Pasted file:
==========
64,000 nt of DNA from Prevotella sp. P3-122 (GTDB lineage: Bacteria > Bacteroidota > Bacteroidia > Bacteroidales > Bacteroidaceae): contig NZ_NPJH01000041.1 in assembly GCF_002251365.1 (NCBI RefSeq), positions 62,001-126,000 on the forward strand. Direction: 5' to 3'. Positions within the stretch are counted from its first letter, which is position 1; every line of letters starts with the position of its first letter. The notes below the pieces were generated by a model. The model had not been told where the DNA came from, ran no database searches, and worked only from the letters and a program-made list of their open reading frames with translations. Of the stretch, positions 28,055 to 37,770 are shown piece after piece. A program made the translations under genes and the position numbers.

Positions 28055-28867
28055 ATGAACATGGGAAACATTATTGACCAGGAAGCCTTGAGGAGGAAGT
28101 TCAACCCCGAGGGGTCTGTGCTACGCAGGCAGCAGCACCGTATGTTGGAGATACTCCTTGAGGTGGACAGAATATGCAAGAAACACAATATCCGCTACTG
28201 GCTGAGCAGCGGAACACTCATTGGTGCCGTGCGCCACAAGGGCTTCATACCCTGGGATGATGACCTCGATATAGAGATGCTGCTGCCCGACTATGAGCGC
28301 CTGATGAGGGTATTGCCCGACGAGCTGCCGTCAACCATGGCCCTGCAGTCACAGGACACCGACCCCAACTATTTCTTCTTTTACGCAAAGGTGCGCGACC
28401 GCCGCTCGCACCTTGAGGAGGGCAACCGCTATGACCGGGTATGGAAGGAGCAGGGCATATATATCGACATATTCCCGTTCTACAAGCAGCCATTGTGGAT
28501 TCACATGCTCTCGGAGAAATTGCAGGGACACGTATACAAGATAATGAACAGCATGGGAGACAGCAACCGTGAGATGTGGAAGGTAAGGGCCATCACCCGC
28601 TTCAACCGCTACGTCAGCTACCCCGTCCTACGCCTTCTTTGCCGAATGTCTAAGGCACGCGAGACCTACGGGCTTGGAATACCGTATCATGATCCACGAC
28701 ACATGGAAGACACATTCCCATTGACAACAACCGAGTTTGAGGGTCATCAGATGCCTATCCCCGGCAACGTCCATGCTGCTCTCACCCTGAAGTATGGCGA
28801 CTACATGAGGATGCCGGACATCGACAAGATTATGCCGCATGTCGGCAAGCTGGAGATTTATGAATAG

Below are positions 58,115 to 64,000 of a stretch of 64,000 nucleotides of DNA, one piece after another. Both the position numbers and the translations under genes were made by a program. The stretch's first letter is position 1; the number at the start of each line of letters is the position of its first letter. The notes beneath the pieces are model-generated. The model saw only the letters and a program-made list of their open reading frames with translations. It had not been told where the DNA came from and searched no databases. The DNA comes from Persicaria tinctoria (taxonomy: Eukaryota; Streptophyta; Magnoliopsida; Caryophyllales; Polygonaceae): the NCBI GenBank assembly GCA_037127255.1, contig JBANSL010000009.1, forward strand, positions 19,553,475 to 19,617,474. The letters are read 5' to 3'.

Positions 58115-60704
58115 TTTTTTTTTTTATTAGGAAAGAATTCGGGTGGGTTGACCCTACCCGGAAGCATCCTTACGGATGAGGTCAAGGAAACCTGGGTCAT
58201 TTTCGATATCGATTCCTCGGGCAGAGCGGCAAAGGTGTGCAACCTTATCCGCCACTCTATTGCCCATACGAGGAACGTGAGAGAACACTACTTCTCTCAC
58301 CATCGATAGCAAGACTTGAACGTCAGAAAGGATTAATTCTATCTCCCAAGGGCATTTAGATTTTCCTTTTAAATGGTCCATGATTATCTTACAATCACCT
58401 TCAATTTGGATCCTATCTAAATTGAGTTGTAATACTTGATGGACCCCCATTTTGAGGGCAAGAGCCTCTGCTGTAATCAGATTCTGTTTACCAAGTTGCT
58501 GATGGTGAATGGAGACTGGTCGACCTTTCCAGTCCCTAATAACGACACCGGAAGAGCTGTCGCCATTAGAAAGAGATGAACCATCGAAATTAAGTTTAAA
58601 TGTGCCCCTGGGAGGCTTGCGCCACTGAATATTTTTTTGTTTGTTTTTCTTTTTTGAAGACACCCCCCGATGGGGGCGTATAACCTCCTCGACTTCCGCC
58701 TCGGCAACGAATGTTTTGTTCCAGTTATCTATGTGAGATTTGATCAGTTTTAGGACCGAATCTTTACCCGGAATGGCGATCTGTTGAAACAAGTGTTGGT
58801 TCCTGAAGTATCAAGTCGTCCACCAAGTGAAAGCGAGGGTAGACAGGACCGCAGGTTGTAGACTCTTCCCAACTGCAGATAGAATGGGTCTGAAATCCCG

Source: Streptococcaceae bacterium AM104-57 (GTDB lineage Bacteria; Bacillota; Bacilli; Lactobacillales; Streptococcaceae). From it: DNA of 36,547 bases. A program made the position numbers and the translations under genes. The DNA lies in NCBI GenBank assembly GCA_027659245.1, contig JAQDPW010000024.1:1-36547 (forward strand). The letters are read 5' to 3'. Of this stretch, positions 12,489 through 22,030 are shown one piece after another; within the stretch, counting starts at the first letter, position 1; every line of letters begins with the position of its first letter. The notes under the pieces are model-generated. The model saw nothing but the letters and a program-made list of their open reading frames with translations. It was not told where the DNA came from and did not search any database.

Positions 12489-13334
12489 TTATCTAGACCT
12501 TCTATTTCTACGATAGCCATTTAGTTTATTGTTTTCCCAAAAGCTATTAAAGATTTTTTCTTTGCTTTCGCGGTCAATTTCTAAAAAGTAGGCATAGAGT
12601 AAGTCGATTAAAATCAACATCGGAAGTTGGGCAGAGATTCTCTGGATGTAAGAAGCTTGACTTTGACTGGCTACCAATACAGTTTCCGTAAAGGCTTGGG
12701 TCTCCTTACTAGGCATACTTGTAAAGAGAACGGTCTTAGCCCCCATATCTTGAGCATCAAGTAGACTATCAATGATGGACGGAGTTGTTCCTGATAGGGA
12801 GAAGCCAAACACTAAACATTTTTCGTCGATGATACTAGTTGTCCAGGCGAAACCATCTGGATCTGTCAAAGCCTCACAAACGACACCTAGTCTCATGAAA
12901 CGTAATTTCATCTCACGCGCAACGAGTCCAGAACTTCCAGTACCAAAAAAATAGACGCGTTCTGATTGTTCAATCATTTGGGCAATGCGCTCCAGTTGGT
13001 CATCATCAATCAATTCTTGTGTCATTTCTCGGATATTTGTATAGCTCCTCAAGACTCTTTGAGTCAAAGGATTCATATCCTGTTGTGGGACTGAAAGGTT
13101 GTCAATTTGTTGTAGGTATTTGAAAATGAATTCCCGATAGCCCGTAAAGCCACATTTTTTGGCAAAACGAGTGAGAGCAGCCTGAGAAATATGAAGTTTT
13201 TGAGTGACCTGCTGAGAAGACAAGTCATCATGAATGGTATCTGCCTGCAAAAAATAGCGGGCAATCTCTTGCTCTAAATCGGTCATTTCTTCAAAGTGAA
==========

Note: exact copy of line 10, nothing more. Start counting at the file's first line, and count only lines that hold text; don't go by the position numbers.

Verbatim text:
28701 ACATGGAAGACACATTCCCATTGACAACAACCGAGTTTGAGGGTCATCAGATGCCTATCCCCGGCAACGTCCATGCTGCTCTCACCCTGAAGTATGGCGA